Horses and fireworks: Keep your horse safe this Fourth of July


American flag horse
Nothing says summer in America like a day of parades and barbeques with family and friends. But when fireworks are part of the festivities, many horse owners worry, and understandably so. Even a normally unflappable equine can flee for his life when the annual display of noise and colors lights up the sky. There are a few steps you can take to ensure safety for your horse this Independence Day.

It should go without saying, but even if consumer fireworks are legal in your state, the barn is not the place to stage an amateur display. The flashing and booming in close proximity is enough to send most horses into a blind panic, leading to the possibility of exhaustion, sprains and strains or potentially devastating injuries. Even if you’re sure your horse can handle the noise, it’s not worth the risk. Furthermore, fences, hay, bedding and dry grass are just a few of the highly flammable items found around horse farms in the summer. Avoid the risk altogether and leave the fireworks to the professionals.

If your horse lives close to the location of a professional display, or if you have neighbors who won’t be deterred from holding their own light show, here are some things you can do to help your horse get through the night.

  • In most cases, it’s best to keep your horse outdoors where he won’t feel trapped. However, if your horse isn’t accustomed to being out at night, keep his routine consistent.
  • A large turnout area is preferable to a small paddock. If your horse is in a small area, there’s a risk of him running through the fence.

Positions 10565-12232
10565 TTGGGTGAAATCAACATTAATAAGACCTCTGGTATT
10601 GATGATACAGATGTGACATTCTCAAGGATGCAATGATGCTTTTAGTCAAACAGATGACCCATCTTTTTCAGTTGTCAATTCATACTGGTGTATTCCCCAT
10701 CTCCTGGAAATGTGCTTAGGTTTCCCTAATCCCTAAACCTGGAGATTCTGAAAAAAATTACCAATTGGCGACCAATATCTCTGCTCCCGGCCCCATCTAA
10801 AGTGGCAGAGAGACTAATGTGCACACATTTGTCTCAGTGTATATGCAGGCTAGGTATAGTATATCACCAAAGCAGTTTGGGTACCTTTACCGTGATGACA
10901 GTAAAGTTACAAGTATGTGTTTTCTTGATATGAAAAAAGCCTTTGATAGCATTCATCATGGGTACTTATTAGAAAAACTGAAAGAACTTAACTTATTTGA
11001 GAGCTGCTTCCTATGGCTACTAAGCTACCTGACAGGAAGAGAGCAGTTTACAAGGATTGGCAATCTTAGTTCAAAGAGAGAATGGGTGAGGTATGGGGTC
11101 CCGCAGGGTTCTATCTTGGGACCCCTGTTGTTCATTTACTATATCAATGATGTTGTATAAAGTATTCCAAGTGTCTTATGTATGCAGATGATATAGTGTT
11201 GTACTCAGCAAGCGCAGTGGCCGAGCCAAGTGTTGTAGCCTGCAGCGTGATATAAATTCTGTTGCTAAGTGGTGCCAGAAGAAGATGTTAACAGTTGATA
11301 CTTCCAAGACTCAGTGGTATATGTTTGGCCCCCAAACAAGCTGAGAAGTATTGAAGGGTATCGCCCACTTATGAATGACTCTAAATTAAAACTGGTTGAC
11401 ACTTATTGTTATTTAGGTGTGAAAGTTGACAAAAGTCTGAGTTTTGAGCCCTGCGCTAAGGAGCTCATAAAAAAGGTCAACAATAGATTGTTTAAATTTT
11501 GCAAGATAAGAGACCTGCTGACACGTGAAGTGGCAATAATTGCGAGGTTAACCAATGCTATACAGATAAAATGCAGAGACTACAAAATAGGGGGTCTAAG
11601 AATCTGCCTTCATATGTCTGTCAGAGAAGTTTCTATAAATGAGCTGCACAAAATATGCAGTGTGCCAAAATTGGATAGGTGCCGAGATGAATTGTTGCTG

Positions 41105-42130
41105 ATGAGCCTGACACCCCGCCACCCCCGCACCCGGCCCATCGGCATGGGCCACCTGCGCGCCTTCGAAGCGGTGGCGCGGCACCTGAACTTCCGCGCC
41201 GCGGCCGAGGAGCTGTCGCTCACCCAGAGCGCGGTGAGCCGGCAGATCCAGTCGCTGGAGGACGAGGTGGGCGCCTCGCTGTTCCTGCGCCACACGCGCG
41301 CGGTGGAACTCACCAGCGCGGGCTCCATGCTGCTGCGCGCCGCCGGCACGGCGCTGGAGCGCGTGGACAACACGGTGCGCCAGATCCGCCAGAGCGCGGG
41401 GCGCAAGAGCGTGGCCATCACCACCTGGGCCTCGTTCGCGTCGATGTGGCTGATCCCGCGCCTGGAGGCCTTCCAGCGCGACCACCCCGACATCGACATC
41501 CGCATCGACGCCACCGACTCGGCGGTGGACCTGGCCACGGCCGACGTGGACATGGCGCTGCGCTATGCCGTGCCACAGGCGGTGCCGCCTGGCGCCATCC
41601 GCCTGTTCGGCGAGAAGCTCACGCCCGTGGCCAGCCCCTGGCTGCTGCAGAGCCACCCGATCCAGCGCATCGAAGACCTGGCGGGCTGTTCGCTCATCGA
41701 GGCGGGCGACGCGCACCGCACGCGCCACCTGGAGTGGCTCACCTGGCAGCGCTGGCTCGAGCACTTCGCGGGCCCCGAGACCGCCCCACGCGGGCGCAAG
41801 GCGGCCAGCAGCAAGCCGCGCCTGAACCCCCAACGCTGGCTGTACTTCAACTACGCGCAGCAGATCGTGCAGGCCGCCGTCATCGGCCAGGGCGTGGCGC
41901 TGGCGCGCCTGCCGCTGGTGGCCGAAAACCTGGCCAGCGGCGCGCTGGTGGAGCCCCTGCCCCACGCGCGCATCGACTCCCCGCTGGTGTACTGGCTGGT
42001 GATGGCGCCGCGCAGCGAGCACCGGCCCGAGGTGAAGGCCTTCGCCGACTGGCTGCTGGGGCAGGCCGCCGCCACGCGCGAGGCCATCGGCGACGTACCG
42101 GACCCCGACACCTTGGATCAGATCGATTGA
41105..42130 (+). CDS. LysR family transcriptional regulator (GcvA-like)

• Check your horse’s stall or turnout area for any hazards such as broken boards or holes that could injure him if he does run around.
  • If your horse is in the barn, leave a radio on playing soothing music. The background sounds can help dull the shock of firework noises.
  • Watch out for your own safety and don’t try to stay with your horse in his stall or next to him in the pasture to comfort him. If the fireworks do cause him to try and escape, you probably won’t be able to stop him and will risk getting yourself injured in the process.
  • As a last resort, if you’re certain that your horse is going to have trouble, ask your vet to administer a sedative beforehand.
  • Start planning ahead for next year. The best defense against fear of fireworks is to desensitize your horse to unexpected sights and sounds using positive reinforcement.



  1. It is hard to get your horses/pet use to sites, sounds, and noises, if they only hear them once or twice a year. Lucky, we do not have fireworks displays close to our farm.

  2. my babies are allowed to be in the big pasture where they can run if they feel threatned more worried about 12 yr old dog handling the racket

  3. I’m glad none of my critters are afraid of loud noises. Well, except for the peacocks but not much I can do about them. And their own loud noises!

  4. My horses will be in their stalls with all the lights on. That way, when the sky lights up from the neighbors fireworks it won’t be such a shock. I will also be on hand to check on them.

  5. For the noise, get some horse earplugs (I have the pompom sort), put them in place, and pull a fly bonnet over the ears. I’m hoping that works this evening. Unfortunately, my town ship held its display last night, the 3rd. urgh.

  6. I know I had the worst time with my horses. I knew to be home before they started. We ran the fence up until 1am. I thought my horses would do fine well one of them did but when the big booms came and the lights started my other just would have a fit we did all we could to keep them safe. We stayed with them until the end. I will never do this again next year they will go to a stable away from this stuff. This can and is dangerous. We thought that they were going to jump or go through the fence. It took all we had to keep them safe. And not only that you would think people would have a little respect to stop after a while.

  7. Hunting season and the 4th, my horses have “usually” been good, sometimes a little jumpy, but calm down quickly.


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